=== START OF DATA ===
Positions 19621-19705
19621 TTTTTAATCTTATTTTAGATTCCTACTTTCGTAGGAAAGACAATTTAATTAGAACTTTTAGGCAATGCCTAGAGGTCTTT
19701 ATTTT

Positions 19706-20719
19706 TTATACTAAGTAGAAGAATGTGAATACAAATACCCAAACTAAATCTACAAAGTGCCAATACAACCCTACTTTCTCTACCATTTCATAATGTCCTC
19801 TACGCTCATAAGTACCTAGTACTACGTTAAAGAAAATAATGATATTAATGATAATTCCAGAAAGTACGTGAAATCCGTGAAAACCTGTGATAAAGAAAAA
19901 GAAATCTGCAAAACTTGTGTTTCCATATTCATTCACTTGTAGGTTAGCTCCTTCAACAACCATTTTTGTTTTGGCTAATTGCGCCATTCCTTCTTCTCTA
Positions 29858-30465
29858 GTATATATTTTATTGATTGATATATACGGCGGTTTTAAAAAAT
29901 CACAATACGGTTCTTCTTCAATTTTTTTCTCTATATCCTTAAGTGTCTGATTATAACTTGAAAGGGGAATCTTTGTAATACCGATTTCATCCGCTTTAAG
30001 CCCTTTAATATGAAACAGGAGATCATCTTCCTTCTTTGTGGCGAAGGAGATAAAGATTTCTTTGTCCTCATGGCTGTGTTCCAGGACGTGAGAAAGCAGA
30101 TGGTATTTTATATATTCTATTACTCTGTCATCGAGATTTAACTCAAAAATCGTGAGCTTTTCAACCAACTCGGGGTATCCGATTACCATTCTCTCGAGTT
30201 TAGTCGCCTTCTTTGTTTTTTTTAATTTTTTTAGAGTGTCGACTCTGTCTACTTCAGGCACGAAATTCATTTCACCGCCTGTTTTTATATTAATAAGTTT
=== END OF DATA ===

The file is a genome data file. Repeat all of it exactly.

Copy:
Positions 19621-19705
19621 TTTTTAATCTTATTTTAGATTCCTACTTTCGTAGGAAAGACAATTTAATTAGAACTTTTAGGCAATGCCTAGAGGTCTTT
19701 ATTTT

Positions 19706-20719
19706 TTATACTAAGTAGAAGAATGTGAATACAAATACCCAAACTAAATCTACAAAGTGCCAATACAACCCTACTTTCTCTACCATTTCATAATGTCCTC
19801 TACGCTCATAAGTACCTAGTACTACGTTAAAGAAAATAATGATATTAATGATAATTCCAGAAAGTACGTGAAATCCGTGAAAACCTGTGATAAAGAAAAA
19901 GAAATCTGCAAAACTTGTGTTTCCATATTCATTCACTTGTAGGTTAGCTCCTTCAACAACCATTTTTGTTTTGGCTAATTGCGCCATTCCTTCTTCTCTA
Positions 29858-30465
29858 GTATATATTTTATTGATTGATATATACGGCGGTTTTAAAAAAT
29901 CACAATACGGTTCTTCTTCAATTTTTTTCTCTATATCCTTAAGTGTCTGATTATAACTTGAAAGGGGAATCTTTGTAATACCGATTTCATCCGCTTTAAG
30001 CCCTTTAATATGAAACAGGAGATCATCTTCCTTCTTTGTGGCGAAGGAGATAAAGATTTCTTTGTCCTCATGGCTGTGTTCCAGGACGTGAGAAAGCAGA
30101 TGGTATTTTATATATTCTATTACTCTGTCATCGAGATTTAACTCAAAAATCGTGAGCTTTTCAACCAACTCGGGGTATCCGATTACCATTCTCTCGAGTT
30201 TAGTCGCCTTCTTTGTTTTTTTTAATTTTTTTAGAGTGTCGACTCTGTCTACTTCAGGCACGAAATTCATTTCACCGCCTGTTTTTATATTAATAAGTTT